The Times Law
An NHS whistleblower has been awarded £2.5 million in compensation after he was sacked when he raised concerns about patients dying at a Coventry hospital.
Raj Mattu, 54, a cardiologist, claimed that overcrowded heart wards at the former Walsgrave Hospital had led to patient deaths.
An employment tribunal in Birmingham ruled that he had suffered after making allegations against University Hospitals Coventry and Warwickshire NHS Trust, and had been unfairly dismissed. A claim of race discrimination was rejected.
Dr Mattu was suspended on full pay for eight years, before being sacked in 2010. He raised concerns in 2001 that the practice of putting five patients in bays equipped for four had led to at least two deaths.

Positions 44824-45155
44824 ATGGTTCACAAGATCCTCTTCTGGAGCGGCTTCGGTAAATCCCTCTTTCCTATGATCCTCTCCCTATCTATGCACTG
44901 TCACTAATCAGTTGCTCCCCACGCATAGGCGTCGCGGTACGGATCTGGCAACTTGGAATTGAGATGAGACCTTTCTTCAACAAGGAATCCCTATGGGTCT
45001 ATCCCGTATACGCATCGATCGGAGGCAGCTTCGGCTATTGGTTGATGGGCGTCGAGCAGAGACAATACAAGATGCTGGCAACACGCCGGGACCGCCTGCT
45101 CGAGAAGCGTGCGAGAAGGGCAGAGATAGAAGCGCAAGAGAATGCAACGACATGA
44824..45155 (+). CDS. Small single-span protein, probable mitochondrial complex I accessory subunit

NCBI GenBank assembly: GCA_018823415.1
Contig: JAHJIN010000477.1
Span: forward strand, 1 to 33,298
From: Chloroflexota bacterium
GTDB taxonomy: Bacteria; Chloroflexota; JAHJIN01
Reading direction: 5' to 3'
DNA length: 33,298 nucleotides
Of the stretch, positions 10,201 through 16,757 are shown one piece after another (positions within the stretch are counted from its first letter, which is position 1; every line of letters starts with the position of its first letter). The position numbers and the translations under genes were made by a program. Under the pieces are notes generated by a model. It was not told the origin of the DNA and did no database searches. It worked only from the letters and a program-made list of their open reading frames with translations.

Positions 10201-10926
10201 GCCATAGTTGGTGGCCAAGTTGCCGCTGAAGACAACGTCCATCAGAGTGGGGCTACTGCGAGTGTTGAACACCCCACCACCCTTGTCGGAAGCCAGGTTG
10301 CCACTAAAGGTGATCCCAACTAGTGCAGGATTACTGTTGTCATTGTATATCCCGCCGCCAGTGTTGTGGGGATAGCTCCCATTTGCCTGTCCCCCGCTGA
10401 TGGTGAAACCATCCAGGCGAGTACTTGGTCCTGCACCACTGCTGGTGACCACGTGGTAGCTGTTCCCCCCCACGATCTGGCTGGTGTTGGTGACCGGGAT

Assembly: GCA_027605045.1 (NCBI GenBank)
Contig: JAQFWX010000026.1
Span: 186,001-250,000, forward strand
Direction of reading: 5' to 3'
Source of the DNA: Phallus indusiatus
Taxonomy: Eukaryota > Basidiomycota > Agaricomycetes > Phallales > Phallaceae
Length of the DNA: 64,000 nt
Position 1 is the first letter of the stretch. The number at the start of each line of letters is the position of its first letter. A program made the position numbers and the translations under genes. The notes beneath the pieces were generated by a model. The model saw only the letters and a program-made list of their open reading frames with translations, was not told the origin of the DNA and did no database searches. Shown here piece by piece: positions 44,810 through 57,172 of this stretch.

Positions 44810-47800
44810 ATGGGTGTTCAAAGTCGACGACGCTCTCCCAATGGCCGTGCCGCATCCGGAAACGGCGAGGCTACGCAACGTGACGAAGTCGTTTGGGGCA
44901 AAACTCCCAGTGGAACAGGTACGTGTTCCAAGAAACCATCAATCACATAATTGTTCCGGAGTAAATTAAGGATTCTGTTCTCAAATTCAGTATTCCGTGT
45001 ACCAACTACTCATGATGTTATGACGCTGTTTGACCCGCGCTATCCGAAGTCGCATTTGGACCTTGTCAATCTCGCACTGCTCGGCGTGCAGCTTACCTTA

He spoke to the BBC after the trust failed to respond to his concerns, and claimed that he was then the victim of a “witch hunt” that led to him being suspended.
The trust spent an estimated £14 million defending Dr Mattu’s claim. Freedom of information requests submitted by his lawyer revealed it had spent hundreds of thousands of pounds on a PR agency to try to protect its reputation and on private investigators.
The trust was ordered to pay £1.22 million net in compensation, as well as Dr Mattu’s income tax and national insurance bill, likely to be about £1.3 million.
Dr Mattu said that it was impossible to resume his medical career after more than a decade out of clinical practice and he was planning to become a science teacher.
He said: “I was only in my 40s when my whole future was taken away from me.”
The tribunal heard that the trust made more than 200 allegation against Dr Mattu to the GMC, all of which were rejected.
The trust said it was relieved the case was over.